The new state-of-the-art St. Vincent Health Sciences Center will support and house existing and forthcoming health sciences programs in one facility.
The new energy-efficient academic building will feature active learning classrooms, laboratories, simulation facilities, office space, collaborative spaces, and outdoor terraces.
“The University’s new St. Vincent Health Sciences Center will enable St. John’s to train the next generation of caregivers at a time of tremendous change and opportunity in health care,” said Rev. Brian J. Shanley, O.P., President.
Work commenced in the first quarter of 2022; the building is slated to be ready for occupancy and available for students and classes by Fall 2024.
The building is designed around an interior, multistory, social common space. This “living room” will act as the heart of the academic program and promote both planned and chance interactions between students and faculty. The sun-splashed Dorothea and Nickolas Davatzes Atrium will welcome visitors to the center as they enter the building from the Great Lawn. Outside, new plazas and terraces will tie directly into the campus walkway system.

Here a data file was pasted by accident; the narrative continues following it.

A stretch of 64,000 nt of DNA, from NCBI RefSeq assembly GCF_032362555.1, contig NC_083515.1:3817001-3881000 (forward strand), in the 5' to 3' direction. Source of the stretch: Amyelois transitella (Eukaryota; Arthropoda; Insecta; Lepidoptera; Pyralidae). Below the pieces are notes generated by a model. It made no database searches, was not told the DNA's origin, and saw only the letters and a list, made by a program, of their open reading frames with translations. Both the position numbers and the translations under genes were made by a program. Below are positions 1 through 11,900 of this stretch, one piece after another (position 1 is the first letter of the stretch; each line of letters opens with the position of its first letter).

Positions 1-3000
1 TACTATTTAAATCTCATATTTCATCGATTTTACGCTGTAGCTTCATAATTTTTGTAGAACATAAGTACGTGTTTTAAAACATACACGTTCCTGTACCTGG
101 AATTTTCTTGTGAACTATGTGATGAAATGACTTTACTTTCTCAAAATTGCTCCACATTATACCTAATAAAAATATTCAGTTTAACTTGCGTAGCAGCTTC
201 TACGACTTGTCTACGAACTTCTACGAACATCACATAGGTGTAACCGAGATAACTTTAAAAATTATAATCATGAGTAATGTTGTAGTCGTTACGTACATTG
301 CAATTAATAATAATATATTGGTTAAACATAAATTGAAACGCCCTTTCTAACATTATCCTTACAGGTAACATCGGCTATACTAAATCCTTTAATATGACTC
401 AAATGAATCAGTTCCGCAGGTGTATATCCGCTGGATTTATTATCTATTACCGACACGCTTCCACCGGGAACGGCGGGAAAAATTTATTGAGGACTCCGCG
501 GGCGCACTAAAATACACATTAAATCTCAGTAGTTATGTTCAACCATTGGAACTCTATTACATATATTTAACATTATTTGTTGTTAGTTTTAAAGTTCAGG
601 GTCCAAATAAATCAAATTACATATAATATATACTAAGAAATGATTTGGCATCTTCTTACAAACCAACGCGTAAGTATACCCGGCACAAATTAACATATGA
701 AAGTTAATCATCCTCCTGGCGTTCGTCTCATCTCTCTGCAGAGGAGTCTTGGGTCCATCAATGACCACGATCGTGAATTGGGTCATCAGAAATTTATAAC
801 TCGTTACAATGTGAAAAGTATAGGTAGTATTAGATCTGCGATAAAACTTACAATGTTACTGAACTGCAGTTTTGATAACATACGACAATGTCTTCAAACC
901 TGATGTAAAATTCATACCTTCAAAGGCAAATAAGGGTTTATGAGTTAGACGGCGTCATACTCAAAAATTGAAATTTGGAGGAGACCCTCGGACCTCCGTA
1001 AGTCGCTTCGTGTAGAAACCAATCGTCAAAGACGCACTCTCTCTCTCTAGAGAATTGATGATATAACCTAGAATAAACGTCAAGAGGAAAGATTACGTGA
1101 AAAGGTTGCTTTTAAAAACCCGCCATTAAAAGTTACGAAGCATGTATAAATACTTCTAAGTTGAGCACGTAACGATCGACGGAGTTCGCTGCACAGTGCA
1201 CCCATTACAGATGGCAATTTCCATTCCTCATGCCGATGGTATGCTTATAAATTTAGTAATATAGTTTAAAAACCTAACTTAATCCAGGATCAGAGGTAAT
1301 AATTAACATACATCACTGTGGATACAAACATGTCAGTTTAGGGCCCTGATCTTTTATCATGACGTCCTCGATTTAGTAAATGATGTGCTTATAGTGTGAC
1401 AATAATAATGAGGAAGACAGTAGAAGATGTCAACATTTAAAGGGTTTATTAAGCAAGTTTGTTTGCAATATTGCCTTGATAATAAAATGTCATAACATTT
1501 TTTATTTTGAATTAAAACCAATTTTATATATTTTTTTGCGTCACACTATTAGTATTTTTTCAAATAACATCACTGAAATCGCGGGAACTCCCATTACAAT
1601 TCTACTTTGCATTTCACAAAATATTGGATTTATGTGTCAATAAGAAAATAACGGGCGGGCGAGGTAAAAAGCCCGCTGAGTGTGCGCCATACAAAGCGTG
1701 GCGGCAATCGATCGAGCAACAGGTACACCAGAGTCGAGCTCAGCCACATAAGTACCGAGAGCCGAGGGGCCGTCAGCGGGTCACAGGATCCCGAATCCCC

The new building will feature a holistic and scalable approach to sustainability. It will be designed to accommodate an evolving series of both campus and New York City sustainability initiatives. It focuses those strategies on saving energy and contributing mightily to the carbon reduction efforts for the entire University. The structural and mechanical systems will allow for reprogramming of the spaces within the building. Individual teaching spaces can be easily reconfigured, and remote learning seamlessly integrated into the curriculum.
Expected Opening Date
The site is situated between the residential and the academic zones of St. John’s campus. The new building will act as a part of the larger ensemble, to positively shape and define the physical space of the Great Lawn. As such, its architectural character is quieter with respect to the more classical nature of St. Augustine and St. John Hall. It takes on a more sculptural and colorful personality when facing the residential precinct.